With investment accounts, you can garner even more incentives. Deal with only insured brokers. First, call your broker’s competitors and ask how much money they would give you to move your account from your current institution to theirs. Once they tell you the dollar amount, ask them for more and see what they say. Then call your broker and tell them what its competitors are offering you to come to them. Ask for the amount to be topped, not just matched, to keep your business. If they say no, move your account and take the incentive you were offered by the competition. Moving accounts between insured brokerages are easy and your money is safe. A few weeks or months down the road your former broker will come calling with incentives of their own, and you can then go for what is best for you again. You can make a minimum of $1,000 every year, depending on the size of your portfolio.
Take your lunch to work starting with just three days a week. At $8 per lunch and working 50 weeks a year, you will save $1,200 annually. Even when grocery costs are taken into account you should save more, because an $8 lunch is quite conservative, not to mention the fuel and time cost of going to buy lunch from work. Moreover, homemade food is more delicious and healthy for you. A working couple could save $2,400 by making this one simple change.
Go to http://missingmoney.com/ and search for free if you have any unclaimed money in America. These are funds from forgotten deposits, refunds, from business dealings in the places you have lived or worked or patronized in the States. You have to have proof you are the rightful owner of the money. Don’t pay any company to reclaim your money, do it yourself. Enter the last names of people you know and see if they have unclaimed funds and inform them if you find anything for them. In researching this article for you, I found a couple of my relatives have funds waiting for them and I have alerted them to reclaim the assets.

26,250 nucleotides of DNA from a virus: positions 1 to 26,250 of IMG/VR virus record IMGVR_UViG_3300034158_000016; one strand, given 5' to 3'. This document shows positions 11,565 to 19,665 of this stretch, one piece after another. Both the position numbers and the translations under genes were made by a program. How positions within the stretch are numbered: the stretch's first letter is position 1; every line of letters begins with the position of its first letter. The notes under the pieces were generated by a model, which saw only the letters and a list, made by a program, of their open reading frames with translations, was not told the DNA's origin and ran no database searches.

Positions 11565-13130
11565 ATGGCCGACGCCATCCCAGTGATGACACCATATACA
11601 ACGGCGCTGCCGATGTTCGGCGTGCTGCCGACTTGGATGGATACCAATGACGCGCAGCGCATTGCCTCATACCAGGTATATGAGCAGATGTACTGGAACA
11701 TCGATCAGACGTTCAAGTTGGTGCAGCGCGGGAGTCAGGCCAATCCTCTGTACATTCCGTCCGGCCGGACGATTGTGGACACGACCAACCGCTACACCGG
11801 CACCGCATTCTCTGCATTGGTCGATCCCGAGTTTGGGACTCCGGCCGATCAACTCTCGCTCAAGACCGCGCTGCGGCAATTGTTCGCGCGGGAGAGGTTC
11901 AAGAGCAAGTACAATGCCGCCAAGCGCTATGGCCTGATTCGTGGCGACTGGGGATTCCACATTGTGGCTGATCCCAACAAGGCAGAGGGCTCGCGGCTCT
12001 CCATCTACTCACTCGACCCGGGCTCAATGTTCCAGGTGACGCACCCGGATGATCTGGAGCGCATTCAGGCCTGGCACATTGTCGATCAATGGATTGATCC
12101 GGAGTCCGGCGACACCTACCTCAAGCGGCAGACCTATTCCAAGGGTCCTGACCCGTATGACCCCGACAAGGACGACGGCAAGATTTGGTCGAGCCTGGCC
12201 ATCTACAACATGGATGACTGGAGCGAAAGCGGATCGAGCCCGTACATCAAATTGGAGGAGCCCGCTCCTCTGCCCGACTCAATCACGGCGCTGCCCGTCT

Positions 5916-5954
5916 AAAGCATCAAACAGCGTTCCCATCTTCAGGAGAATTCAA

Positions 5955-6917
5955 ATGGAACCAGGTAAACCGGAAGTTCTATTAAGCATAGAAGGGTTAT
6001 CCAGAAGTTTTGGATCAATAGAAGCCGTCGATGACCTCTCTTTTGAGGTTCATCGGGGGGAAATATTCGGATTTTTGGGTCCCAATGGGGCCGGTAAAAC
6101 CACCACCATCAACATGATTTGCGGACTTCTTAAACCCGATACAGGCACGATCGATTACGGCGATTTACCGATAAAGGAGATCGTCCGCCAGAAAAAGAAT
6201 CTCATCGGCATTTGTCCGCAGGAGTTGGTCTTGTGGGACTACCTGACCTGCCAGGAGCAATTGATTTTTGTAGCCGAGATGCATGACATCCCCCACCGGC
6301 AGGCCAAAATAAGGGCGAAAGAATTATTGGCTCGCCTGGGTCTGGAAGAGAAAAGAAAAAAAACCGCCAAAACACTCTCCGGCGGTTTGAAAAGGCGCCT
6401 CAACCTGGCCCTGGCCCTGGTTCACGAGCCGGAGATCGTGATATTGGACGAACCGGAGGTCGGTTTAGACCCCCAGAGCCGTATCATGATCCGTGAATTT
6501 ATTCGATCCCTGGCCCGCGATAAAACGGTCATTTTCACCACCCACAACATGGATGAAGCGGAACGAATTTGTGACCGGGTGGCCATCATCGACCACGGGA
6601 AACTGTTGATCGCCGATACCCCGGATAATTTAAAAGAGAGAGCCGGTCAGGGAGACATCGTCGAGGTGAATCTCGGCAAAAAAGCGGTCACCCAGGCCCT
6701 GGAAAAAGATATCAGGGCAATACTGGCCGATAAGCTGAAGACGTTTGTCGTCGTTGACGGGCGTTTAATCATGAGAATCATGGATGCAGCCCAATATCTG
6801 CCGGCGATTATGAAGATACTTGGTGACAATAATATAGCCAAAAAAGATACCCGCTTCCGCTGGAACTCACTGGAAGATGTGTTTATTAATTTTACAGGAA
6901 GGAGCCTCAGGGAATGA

Call your cable and Internet provider and let them know you’re thinking about switching to their competition without giving them any reason. Watch them spring to action to know why you are leaving them. Calmly let them know the economy is tough and you are trying to reduce your expenses. With your calm and calculated and patient voice, let them be the first to make you an offer to stay. If you do this correctly, you could get your service provider to shave, at least, $20 per month off your bill or $240 yearly. Just recently, I successfully accomplished this savings concept. Had I not obtained the concession, I would have switched to the competition. So it was a win-win for me and them.
Change oil in your vehicle oil per the manufacturer’s specifications, not every 3,000 miles as oil companies have conditioned many of us to do to their benefit. Most car makers recommend oil changes every 5,000 to 12,000 miles. Change the oil plug too. Some vehicles alert you when you need oil change based on your driving habits and the internally monitored condition of the oil in your engine. If you drive 10,000 each year and change your oil twice instead of every 3,000 miles, and you pay $30 per oil change, you will save at least $30 per year, based on changing oil every 5,000 miles.
Re-shop your automobile and homeowners or rental property insurance every year. The keys to saving on insurance premiums are being a good driver and having minimal claims. It is not always true that bundling your insurance (auto, home, rental, life) policies with one insurance company saves you the most money.
The joy of parenthood is immeasurable, just ask most parents. True, if our parents solely focused on the costs of having children, most of us would not have been born at all. However, children cost lots of money; so have as few kids as you can afford to raise to productive citizens. Remember you still need to save for your own retirement. In U.S.A., the estimated cost of rearing a child from birth to age 18 is $289,380, excluding the cost of college education which could be another $200,000, for middle income families. The fact we come from large families in Africa does not mean we can afford multiple children in Diaspora. Too many offspring could leave you financially strapped. Also, it could cause your children to develop that nasty permanent taste of deprivation some of us experienced growing up.